We had a minor disaster on Day 8. We had planned to walk to Surke from Kharikola and made good time in the morning to reach a village called Puyan (Paiya/Chutok) in five hours at 1pm. From Puyan, it was only a 2-3 hour flat/downhill walk to Surke and we wanted to get there that day so that we had a chance of reaching Namche Bazaar the following day.
We stopped at a lovely place in Puyan called the Beehive Lodge. As we were getting ready to leave after lunch, the weather took a turn for the worse again and a few drops of rain began falling. We were determined to get to Surke that day so put on our wet weather gear and set out. It turned out to be the wrong decision as a full-scale storm broke out. We persevered but the rain became torrential and we were getting soaked. There was also an almost constant booming of thunder around us and the sky was literally electric. At this altitude, it felt like we were actually in the storm itself and the lightening was a bit too close for comfort.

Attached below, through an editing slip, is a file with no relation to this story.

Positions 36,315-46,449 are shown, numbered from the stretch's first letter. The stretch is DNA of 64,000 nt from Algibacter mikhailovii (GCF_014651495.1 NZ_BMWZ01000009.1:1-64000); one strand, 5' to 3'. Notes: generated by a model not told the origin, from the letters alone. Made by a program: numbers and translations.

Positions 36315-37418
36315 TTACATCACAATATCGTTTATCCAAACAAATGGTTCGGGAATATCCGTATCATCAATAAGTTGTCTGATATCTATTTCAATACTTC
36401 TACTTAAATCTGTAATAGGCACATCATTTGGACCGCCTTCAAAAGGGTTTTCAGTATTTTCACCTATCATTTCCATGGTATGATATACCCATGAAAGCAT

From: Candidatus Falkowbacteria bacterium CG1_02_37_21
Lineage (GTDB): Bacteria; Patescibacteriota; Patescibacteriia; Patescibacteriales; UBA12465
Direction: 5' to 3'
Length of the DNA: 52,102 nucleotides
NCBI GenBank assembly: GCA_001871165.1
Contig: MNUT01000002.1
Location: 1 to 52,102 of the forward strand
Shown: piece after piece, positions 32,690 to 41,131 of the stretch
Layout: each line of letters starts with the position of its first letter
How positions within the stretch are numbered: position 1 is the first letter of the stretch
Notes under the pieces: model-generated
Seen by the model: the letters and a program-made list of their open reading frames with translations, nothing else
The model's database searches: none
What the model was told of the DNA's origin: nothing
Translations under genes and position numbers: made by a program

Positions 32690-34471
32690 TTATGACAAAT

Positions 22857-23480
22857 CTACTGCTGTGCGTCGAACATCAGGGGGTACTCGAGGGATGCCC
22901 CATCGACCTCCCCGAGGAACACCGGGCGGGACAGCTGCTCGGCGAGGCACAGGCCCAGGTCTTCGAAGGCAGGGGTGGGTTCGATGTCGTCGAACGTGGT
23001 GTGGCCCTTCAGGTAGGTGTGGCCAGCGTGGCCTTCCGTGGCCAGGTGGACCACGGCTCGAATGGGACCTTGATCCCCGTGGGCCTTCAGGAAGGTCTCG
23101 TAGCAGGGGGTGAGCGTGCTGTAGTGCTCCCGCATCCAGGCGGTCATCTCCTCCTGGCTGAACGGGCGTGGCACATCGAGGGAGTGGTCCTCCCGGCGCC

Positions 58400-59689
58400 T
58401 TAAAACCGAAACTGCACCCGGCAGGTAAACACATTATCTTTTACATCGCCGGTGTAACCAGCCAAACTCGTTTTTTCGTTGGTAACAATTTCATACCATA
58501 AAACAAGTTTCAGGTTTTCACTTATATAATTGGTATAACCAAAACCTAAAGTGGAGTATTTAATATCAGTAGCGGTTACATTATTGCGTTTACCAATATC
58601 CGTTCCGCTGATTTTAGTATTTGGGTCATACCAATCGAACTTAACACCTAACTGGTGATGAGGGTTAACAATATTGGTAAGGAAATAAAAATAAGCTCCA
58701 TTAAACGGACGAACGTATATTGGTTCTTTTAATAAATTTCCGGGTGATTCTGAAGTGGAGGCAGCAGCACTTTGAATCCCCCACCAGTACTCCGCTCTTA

When large hailstones started falling, we thought it was just too dangerous and decided to turn back to Puyan. The path to Surke rounded some high ridges and the drop-off at the trail edge fell thousands of feet all the way down to the river at the bottom of the valley. It would have been a risk too far to have tried to negotiate the paths when slippery with hailstones.
So after covering around 2km we turned back to Puyan very wet and annoyed with ourselves for leaving when it was so obvious a storm was coming. Our mood wasn't helped when the storm moved away later in the day and left enough time for us to make it to Surke if we had hung on. Oh well, no harm was done. When we got back to the Beehive lodge the owner kindly stoked up the big stove in the restaurant so we could hang our clothes up to dry. Water had managed to get into our bags despite them being 'waterproofed' and some of our clothes had got damp.